CHRISTOPHER WILLITS OPENING LP VINYL NEW 33RPM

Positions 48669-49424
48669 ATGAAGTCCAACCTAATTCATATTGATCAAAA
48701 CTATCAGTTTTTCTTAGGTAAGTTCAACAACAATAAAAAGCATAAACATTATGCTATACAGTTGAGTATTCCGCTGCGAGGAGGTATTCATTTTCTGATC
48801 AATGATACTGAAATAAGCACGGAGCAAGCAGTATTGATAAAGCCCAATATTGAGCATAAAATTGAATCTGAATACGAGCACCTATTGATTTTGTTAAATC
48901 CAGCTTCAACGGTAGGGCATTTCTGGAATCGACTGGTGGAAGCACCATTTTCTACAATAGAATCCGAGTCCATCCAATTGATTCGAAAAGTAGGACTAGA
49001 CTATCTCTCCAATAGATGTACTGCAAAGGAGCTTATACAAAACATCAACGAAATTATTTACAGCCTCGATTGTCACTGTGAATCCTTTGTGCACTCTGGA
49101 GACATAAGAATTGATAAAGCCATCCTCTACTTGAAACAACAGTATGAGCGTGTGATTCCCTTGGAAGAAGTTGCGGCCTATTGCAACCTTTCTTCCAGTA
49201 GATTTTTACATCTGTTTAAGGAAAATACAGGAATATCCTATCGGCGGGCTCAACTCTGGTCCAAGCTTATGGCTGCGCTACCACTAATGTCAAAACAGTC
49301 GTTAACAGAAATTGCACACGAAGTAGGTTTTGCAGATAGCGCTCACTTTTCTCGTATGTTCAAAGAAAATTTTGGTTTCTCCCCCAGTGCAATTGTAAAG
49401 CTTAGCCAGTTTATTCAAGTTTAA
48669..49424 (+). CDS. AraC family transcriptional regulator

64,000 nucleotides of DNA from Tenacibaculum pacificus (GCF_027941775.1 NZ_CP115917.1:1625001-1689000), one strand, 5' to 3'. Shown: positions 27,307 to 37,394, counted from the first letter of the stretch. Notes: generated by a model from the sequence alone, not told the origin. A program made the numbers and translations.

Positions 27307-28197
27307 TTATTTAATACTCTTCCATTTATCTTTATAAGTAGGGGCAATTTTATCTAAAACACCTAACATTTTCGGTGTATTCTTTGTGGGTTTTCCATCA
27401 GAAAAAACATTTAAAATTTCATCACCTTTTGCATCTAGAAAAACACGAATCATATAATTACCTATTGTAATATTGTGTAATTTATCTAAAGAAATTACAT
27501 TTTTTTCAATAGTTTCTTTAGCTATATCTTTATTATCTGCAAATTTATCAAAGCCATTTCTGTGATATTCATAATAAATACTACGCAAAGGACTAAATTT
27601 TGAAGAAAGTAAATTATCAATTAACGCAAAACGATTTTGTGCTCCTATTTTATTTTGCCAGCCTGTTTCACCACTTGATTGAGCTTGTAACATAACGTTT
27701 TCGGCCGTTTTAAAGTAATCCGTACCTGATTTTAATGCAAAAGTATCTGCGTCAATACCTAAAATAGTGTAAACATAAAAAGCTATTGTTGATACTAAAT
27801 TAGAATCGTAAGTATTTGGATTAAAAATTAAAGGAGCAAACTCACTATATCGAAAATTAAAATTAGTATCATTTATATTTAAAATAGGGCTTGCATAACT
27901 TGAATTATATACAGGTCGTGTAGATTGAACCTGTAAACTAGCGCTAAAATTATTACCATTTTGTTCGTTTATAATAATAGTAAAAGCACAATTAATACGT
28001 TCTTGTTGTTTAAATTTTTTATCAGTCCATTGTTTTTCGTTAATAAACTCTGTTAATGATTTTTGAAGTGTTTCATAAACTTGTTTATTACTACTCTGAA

"For years, IÃ¯Â¿Â½ve imagined the work I do in music, photography, and video all coming into one space," says music-tech guru Christopher Willits from his home in San Francisco. It's an ambition that many musicians have aspired to, but nonetheless seems especially befitting of a worldly polymath like Willits. "I believe that sound and light, when used intentionally, have the power to transform and inspire our imaginations," he continues. "I believe that art has an ability to awaken our connection to everything." And that is exactly what he has set out to do with OPENING, the veteran Ghostly artist's immersive new audio-visual project. Across seven tracks of widescreen ambient music, 45 minutes of visuals shot over four years in multiple countries, seven bespoke photographs, and a multi-sensory live performance, Willits has conceived and produced something which might better be thought of as an experience than a simple album. Of course, OPENING does feature Willits' latest music since Ancient Future, his 2012 collaboration with Japanese pianist Ryuichi Sakamoto, and the vibrant, enveloping sounds we've come to expect from him are on full display. The quiet majesty of "Vision" ushers us into the sacred world Willits created, a living universe which billows and heaves in the corners of slow-grooving songs like "CLEAR" and "CONNECT" or the textural minutiae and harmonic subtleties in "GROUND". Closing out the album, "WIDE" and "RELEASE" o!er the listener a gentle comedown through 15 cumulative minutes of transcendent audio, with Willits' delicate guitar manipulations breathing life into the aether of prickly atmospheres and soft-glowing synths. The other integral facet to the experience of OPENING is Willits' visual work. After building a library of footage and images from his travels around California, Hawaii, Japan, and Thailand, Willits will unveil for the first time a portion of his videos as an abstract film, the seven scenes of which each correspond with a song and photo from the album. The 45-minute piece uses music and a first-person perspective to tell what Willits calls "a very ambiguous story," much in the vein of ground-breaking experimental films Koyaanisqatsi and Baraka. Taken as a whole, OPENING is unlike anything Willits has accomplished before, and maybe that's because the audio-visual project is about expanding one's mind to become something new. Or, as Willits puts it, "OPENING is about transformation, the experience of changing oneself to be more of who you know you can be, and, ultimately, the joy that comes with that change."